Throwing Ketchup on the Wall – Greg Trafidlo & Don Caron

posted in: Political Parody | 6

A parody of the song, Counting Flowers on the Wall, written by Lewis DeWitt as made famous by The Statler Brothers. Parody Lyrics by Greg Trrafidlo. Performance by Don Caron. Executive Producers Don Caron and Jerry Pender


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Ketchup on the Wall Lyrics
by Greg Trafidlo

When timid sycophants didn’t do as they were told
He took out his frustration like a leader brave and bold
Went down to the dining hall and grabbed himself a plate
Flung his lunch with all his might to mitigate his hate

Throwing ketchup on the wall ‘was his privilege after all
So he wouldn’t stay irate, launched a saucer, then a plate,
Didn’t care about the mess left for the cleaning crew
It’s just a phase, he never outgrew

Then he tossed a salad, told a clay pot it was “Fired”
His relationship with China left much to be desired
Chaos filled the air along with forks and butter knives
Senators and congressmen were runnin’ for their lives

Repeat Chorus

So next time you’re out dining at your favorite restaurant
Throw a Trumpy hissy fit ‘til you get what you want
Overturn the table like the former President
It’s the Donald’s version of anger management

Repeat Chorus

It’s just a phase, he never outgrew.
It’s just a phase, he never outgrew.


“Flowers on the Wall” is a song made famous by American country music group The Statler Brothers. Written and composed by Lew DeWitt, the group’s original tenor vocalist, the song peaked in popularity in January 1966, spending four weeks at number two on the Billboard magazine Hot Country Singles chart, and reaching number four on the Billboard Hot 100 chart.

The Statler Brothers re-recorded the song in 1975 for their first greatest-hits album for Mercury Records, The Best of The Statler Brothers. The song is also featured on Nancy Sinatra’s album Boots (1966).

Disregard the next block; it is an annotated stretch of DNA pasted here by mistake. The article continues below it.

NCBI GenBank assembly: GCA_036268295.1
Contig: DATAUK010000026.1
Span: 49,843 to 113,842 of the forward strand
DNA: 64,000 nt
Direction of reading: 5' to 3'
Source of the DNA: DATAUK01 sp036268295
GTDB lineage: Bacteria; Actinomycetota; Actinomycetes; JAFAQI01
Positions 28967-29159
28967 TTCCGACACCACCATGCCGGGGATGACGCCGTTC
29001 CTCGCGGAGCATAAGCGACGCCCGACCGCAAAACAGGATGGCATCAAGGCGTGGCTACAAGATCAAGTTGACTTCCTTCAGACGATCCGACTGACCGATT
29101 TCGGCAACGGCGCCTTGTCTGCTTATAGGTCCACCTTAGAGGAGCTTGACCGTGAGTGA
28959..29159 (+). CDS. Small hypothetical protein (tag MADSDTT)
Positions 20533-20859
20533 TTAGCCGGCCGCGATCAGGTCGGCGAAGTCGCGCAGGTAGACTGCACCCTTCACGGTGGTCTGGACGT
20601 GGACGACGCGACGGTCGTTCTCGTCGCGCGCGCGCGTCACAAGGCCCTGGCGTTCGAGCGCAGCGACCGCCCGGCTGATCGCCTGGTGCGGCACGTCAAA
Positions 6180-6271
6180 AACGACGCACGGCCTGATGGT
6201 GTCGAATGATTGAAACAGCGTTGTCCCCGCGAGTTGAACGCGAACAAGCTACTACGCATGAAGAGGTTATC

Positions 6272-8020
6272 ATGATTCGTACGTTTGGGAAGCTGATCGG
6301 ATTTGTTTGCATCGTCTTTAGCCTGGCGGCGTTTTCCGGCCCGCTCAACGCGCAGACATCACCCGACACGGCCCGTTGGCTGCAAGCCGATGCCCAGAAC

The song (its 1975 version) is used in the soundtrack to the 1994 film Pulp Fiction. In the film, Bruce Willis’s character sings along to the line, “smoking cigarettes and watching Captain Kangaroo” as he is driving. In the 1995 film Die Hard with a Vengeance, when Willis’ character John McClane is describing his suspension from the police force, he says he was “smoking cigarettes and watching Captain Kangaroo.”
The song was frequently employed as bumper music on the syndicated radio talk show Coast to Coast AM, particularly in the earlier days when Art Bell was the host.
Kurt Vonnegut quotes the song’s complete lyrics in his 1981 book Palm Sunday, calling the song “yet another great contemporary poem by the Statler Brothers” and using it to describe “the present condition” of an American man who had recently departed his family. “It is not a poem of escape or rebirth. It is a poem about the end of a man’s usefulness”, he adds.
In a video by The Muppets, a band of rats, The Ratler Brothers, sing the song while Beaker struggles with insomnia after being the subject of an experiment that involved consuming a large amount of coffee. The line in the chorus “smoking cigarettes and watching Captain Kangaroo” is changed to be about other activities.

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6 Responses

  1. t.v, gary

    i hope to see the end putin’s puppet’s tantrums.

  2. Dori Bailey

    This was great!
    I think of him with the mashed potatoes on his head that his brother dumped on him. Probably one of my favorite stories told by his niece mary. He’s a very cranky man.